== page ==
Better Life Lab

Flexible Work Alone Won’t Create Gender Equality, but These Things Might

Photo illustration by Lisa Larson-Walker. Photo by Thinkstock.

In her presidential address to the prestigious American Economic Association in 2014, Harvard economist Claudia Goldin argued that it’s not so much the government passing anti-discrimination or family friendly policies or men doing more at home (“although that wouldn’t hurt”) that would at last bring gender equality to the workplace. It’s flexible work.

By completely restructuring work and no longer disproportionately rewarding long and specific hours of face time in the office, Goldin argued, the gender pay gap could disappear; women wouldn’t be edged out of promotions, leadership, higher pay and even work itself once they started families—the pivot point that stalls most women’s work trajectories today.

Surveys show flexibility can certainly help women. In one study of 53 companies with at least half of the employees working remotely, 19 percent had a female CEO, compared to 4 percent of S&P 500 companies.

Research has shown that flexible work reduces work-life conflict, improves worker health, and increases work commitment and productivity, while improving job performance. However, much of that productivity boost comes in the form of longer work hours.

So how is it, somewhat perplexingly, that a series of recent studies show that flexibility doesn’t lead to greater gender equality but can actually make it worse?

In one recent study, researchers analyzed flexible work in Germany. They found, not surprisingly, that flexible work schedules tended to increase work hours for both men and women on full-time schedules.

But even though both German men and women increased the number of hours they worked when they began working flexibly, only the men benefited financially. Both the men and women studied earned more than those on fixed schedules because of the overtime hours they put in. But only the men appeared to get a flexibility bonus, earning between 1,000 and 2,200 euros a year more beyond pay for overtime hours.

Women working flexibly made more than women on fixed schedules due to overtime pay, but otherwise there were no additional financial benefits.

“This finding is certainly a disappointment if you’re thinking of offering flexibility as a way to promote more gender equality,” said Shelley MacDermid Wadsworth, who studies work-life issues as director of the Center for Families at Purdue University. “But the fact is that flexibility can lead to greater gender equality and to greater gender inequality. Both of these things are true.”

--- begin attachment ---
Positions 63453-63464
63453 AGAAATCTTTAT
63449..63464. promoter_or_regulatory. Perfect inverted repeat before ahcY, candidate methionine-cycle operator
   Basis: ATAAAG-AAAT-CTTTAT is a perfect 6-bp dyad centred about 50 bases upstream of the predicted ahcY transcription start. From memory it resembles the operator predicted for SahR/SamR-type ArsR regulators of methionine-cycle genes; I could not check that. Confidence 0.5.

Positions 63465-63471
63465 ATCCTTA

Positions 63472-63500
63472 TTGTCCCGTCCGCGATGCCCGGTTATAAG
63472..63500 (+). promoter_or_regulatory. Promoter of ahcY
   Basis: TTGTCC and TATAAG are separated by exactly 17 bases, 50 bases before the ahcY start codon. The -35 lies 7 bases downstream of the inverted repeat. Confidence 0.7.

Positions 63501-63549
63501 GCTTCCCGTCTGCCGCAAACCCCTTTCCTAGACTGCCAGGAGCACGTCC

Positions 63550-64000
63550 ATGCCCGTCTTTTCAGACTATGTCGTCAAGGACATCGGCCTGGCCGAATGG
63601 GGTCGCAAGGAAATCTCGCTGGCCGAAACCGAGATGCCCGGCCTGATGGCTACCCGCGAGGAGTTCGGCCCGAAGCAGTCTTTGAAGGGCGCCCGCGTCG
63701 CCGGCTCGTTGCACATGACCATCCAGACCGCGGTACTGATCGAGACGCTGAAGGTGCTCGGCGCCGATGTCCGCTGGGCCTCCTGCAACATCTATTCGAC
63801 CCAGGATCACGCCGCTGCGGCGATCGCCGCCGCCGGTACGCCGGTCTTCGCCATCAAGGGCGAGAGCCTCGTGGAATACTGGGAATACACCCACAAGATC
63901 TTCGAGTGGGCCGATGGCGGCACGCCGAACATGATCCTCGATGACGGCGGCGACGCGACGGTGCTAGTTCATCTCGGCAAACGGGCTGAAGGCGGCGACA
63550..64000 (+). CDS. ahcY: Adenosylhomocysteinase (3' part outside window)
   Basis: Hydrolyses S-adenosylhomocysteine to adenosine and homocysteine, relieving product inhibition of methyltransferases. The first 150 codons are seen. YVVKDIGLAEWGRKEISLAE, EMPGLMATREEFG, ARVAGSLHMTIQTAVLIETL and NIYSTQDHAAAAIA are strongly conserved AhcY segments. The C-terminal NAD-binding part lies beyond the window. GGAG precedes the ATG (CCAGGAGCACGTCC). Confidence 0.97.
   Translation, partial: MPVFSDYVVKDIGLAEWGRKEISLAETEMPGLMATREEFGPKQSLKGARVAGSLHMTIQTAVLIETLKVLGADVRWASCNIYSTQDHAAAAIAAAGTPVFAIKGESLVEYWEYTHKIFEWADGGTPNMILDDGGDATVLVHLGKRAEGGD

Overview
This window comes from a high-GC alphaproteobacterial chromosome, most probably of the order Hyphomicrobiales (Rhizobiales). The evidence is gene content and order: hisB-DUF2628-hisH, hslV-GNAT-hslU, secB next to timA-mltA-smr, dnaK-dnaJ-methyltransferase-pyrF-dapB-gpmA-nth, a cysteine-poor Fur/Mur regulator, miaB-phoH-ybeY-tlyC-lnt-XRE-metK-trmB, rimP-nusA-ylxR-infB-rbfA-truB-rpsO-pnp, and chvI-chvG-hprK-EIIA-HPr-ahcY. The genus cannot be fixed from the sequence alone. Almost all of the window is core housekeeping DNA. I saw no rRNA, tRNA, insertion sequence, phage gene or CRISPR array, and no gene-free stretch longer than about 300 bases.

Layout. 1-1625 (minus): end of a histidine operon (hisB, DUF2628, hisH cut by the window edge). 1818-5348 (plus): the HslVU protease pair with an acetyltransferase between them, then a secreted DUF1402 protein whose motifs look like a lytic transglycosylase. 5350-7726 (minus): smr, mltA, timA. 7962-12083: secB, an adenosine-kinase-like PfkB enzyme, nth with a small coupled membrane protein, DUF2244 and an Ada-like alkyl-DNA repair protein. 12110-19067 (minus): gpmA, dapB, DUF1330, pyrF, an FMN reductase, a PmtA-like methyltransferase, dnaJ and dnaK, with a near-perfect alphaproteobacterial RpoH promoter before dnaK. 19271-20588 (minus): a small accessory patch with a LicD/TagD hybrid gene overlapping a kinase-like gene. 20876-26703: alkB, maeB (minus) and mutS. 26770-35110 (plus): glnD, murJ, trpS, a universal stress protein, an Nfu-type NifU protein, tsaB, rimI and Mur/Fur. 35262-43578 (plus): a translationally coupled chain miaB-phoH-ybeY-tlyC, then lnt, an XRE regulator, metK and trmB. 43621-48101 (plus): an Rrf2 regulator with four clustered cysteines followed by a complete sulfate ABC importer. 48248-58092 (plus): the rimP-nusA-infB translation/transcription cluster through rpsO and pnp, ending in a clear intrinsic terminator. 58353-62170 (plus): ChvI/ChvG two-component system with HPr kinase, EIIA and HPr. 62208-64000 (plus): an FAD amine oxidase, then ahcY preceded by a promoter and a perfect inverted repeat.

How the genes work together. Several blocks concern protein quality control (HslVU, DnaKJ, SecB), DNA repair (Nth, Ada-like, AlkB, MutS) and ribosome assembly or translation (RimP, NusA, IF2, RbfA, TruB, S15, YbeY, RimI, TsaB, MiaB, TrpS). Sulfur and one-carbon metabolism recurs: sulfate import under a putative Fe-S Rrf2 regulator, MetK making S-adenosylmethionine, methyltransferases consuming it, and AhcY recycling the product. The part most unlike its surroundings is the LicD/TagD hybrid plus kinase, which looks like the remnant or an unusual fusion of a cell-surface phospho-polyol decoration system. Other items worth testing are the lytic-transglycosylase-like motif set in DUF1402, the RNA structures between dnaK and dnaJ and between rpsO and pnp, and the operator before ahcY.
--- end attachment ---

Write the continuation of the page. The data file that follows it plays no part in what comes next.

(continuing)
So how can both of these things be true? Because culture matters.

In the United States, where there are virtually no national family friendly policies, women are still expected to be primary caregivers and squeeze work in if, and when, they can. Women still do twice the housework and child care, time diary research shows, even when they work full-time or are the primary breadwinners.

In Germany, though it has more generous family policies, researchers argue, the traditional gender norms of male breadwinners and female caregivers are still powerful.

Those norms wind up influencing the way flexibility works. Employers tend to expect men to use a flexible work arrangement to get more education or professional development and be more productive at work. With women, employers assume they’ll use flexibility for caregiving, which they see as a distraction from work.

Indeed, another study found that while flexible work is most associated with women, and often stigmatized as an accommodation for workers who have less ambition or commitment, employers are more likely to approve men’s requests for flexible schedules, and reject women’s, especially women in low skilled or low-wage work who need schedule control the most.

They may not be wrong about these assumptions about how workers use their time. In a recent study of the U.S., researchers found that male doctors used their ability to control their schedule to simply work more, in keeping with the traditional norm that men are ideal workers able to dedicate themselves solely to the job. Nurses, however, in the more female-dominated profession, used their flexibility to manage home and caregiving responsibilities. In both cases, the authors argue, these highly skilled workers were using flexibility to “do gender,” or reinforce traditional gender roles.

But this doesn’t appear true across all segments of the workforce.

Women in the mostly female certified nursing assistant field had little access to flexibility—particularly so for women of color. Their low wages and the fact that many were the single or primary breadwinners for their families drove them to seek to work more shifts in their flexible “free” time, rather than give care. Unlike male doctors, men in the mostly male emergency medical technician occupation, which is lower paid, often organized their schedules around caregiving for their families. In both cases, workers disrupted traditional gender roles.